Extreme Programming (or XP) was created as a method of rapid development to provide a flawless product while working 40 hours a week. The development team is formed around the customer, or a business representative who works in close contact with them daily. Developers work in pairs staying focused on the business value of the project and the correspondence of the code to the current needs. Every member of the team has access to each part of the code and is free to improve on it. All members of the team share the vision of the product and are equally responsible for the code.
All team members sit in an open space: developers, analysts, testers, team coach or a Project Manager and the “Customer”. The customer is the source of requirements and priorities, the rest is on team.
At this stage, the team considers two main questions: what has to be done by the due date and what to do next. The main priority is on steering the project, and not the forecasting of what may or may not happen. According to this there exist two types of planning: Release Planning and Iteration planning.
- Release Planning: the customer provides a list of desired features, and the team estimates the difficulty of implementing them. Being given the costs and the importance of these features, the Customer creates an approximate plan of the project, which will be revised later on a regular basis.
- Iteration Planning: this works in two-week iterations, delivering a working software at the end of each. Each iteration that follows is estimated by the team based on the previous one.
The team builds automation tests as defined by the Customer to prove that the desired features work as intended. Automation tests are used instead of manual tests, due to lack of time.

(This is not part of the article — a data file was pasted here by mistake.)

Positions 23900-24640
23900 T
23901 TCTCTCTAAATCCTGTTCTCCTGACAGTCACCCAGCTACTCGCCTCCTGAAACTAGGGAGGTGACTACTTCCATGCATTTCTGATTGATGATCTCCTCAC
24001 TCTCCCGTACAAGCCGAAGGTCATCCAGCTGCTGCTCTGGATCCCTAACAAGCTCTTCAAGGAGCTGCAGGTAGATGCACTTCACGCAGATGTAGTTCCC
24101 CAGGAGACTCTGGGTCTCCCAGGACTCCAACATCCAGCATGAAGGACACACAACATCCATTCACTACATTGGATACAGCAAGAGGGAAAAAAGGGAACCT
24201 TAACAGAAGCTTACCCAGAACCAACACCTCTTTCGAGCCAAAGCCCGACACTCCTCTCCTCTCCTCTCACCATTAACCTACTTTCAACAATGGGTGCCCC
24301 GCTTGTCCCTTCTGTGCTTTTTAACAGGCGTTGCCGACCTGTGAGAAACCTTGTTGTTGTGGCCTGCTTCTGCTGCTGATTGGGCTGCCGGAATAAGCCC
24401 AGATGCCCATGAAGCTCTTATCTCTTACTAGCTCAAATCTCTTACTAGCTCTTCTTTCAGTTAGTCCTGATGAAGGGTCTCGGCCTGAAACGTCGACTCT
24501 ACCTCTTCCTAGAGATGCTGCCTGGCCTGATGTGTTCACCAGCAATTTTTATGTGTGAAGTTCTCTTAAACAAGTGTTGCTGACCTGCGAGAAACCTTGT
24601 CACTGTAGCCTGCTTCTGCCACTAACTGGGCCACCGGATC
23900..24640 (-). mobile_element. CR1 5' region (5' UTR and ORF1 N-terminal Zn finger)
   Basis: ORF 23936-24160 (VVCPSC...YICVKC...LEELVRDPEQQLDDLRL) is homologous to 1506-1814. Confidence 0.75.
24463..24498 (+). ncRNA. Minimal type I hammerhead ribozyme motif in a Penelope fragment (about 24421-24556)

XP teams releases new working chunks of the product as frequently as possible.
The team builds simple software, suited for the current needs. Nothing extra.
Developers literally work shoulder to shoulder so that the code is permanently reviewed and improved by another programmer. Sometimes the pairs switch to allow developers learn from each other and master new skills. Two heads are WAY better than one!
Short cycles of work that include testing give immediate feedback on the quality of the code, and helps to avoid mistakes in the future. Any code is tested, and all the tests have to be run correctly.
Extreme Programming here is definitely extreme: it is OK for XP teams to release builds more than once per day. Don’t believe it? Read more in our “Continuous Integration” glossary article.
Collective Code Ownership
Any pair of coders can revise and improve any code any time. Extreme programming means that code is seen by many developers which helps to avoid lots of defects, and subsequently saves time for rework.
There exists a code standard so that the code is consistent, familiar to each developer from the team and looks like the product of a single person.
The team works in a way that helps to ensure maximum productivity, avoiding burnout.
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